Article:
Licensing is an explosive trend. IBM, one of the first of the U.S. companies to adopt an aggressive patent licensing strategy, saw its annual patent licensing revenue increase from about $30 million in 1990 to well in excess of $1 billion by 2001.

Licensing allows software developer to simultaneously receive ongoing revenue from numerous users. However, before licensees will pay a substantial fee, they generally want to know if you hold a valid patent or other intellectual property rights to the software. Licensees want assurance they won't be sued for infringing someone else's patent.

6. Patent Protection is Available for Both Business Methods and Software Algorithms

Patenting software inventions has become easier in the last five years. In 1998 the Federal Circuit decided the State Street Bank case which opened the door to patenting business methods. The State Street court held that a software invention is patentable if it produces a "useful, concrete and tangible result."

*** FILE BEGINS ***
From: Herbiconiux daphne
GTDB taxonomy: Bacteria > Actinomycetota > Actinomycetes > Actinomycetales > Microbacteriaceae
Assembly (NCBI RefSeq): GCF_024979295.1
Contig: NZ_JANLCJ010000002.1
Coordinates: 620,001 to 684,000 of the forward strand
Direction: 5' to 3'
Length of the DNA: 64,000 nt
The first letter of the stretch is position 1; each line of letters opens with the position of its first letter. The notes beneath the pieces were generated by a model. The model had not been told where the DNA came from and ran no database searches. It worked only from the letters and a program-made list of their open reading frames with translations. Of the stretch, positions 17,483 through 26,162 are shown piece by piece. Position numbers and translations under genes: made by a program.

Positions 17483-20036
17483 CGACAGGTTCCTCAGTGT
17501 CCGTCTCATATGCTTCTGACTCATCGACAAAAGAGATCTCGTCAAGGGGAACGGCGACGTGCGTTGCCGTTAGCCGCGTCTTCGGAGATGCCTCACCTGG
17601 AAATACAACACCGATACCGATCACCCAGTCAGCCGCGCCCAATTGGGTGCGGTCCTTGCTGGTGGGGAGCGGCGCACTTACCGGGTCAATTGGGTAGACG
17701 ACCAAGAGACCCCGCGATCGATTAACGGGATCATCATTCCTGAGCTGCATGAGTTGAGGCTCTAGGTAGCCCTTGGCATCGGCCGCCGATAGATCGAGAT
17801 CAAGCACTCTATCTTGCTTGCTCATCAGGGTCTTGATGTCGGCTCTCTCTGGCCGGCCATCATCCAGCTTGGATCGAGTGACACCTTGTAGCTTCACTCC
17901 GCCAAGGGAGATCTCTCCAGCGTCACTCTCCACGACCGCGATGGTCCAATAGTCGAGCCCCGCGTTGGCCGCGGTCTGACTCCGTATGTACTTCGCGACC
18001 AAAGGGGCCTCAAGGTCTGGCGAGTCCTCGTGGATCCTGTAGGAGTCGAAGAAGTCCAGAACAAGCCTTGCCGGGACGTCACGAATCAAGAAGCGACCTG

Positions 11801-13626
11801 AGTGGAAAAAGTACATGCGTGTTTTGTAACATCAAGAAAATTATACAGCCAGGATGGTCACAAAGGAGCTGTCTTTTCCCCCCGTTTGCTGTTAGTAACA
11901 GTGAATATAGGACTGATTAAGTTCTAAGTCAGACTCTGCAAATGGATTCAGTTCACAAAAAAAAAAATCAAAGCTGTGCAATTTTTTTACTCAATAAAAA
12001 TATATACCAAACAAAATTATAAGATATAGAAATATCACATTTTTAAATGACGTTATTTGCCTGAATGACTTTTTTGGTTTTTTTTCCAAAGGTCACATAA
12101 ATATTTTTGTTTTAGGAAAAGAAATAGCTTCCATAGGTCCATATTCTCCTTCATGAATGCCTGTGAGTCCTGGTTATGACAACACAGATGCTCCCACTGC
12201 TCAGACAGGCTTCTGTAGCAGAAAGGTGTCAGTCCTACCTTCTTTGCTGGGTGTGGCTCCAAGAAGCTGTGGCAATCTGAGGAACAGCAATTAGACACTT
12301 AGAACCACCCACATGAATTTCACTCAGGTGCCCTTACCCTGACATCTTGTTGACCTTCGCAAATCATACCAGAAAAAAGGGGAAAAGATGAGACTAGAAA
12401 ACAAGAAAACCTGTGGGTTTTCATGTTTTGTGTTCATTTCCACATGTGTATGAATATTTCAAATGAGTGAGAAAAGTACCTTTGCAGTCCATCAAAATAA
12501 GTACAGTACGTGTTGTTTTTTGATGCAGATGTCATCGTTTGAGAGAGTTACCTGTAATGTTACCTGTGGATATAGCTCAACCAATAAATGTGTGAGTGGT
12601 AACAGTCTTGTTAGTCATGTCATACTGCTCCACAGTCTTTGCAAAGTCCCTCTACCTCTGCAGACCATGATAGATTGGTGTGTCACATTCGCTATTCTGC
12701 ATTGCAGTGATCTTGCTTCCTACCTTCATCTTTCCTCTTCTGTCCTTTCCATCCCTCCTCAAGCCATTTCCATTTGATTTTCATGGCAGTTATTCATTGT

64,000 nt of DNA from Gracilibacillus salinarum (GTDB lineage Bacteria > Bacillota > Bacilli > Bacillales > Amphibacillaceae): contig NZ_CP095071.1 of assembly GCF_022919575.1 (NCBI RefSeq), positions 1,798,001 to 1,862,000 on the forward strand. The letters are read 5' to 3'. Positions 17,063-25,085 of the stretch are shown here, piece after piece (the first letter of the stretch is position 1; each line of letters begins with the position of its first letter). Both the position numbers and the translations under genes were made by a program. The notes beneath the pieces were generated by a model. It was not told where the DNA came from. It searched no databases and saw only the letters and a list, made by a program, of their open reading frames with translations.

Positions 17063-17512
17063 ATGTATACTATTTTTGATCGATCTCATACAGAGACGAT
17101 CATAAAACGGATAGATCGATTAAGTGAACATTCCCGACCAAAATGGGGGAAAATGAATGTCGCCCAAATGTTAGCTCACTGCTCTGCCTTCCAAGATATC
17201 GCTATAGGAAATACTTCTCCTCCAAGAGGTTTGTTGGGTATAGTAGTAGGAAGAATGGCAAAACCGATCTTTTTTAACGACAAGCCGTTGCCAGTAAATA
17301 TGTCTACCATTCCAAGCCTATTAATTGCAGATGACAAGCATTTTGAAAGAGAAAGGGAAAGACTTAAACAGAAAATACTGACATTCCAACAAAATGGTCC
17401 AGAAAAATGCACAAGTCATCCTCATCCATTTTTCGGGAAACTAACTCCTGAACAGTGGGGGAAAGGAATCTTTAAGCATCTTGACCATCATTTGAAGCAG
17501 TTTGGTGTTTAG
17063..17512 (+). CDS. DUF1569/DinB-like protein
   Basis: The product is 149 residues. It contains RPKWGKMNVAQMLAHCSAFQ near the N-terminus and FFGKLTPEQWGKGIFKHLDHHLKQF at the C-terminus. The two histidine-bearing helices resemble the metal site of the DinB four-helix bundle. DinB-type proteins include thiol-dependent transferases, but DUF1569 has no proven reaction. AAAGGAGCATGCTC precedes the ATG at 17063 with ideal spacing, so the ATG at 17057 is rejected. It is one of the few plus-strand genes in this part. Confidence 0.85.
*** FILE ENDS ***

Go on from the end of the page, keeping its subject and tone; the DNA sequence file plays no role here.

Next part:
In 1999, the Federal Circuit also held that software inventions that include algorithms are patentable under limited circumstances. The Federal Circuit stated in the AT&T case that if a software invention includes a mathematical algorithm, and if the mathematical algorithm is "applied in a practical manner to produce a useful result," then the invention is patentable.

7. Patents Protect You Against A Growing Number of International Competitors

Many countries do not extend patent protection for software, but the list of ones that do is growing. Currently, Australia, Canada, England, Germany, Korea and Japan have laws for protecting software.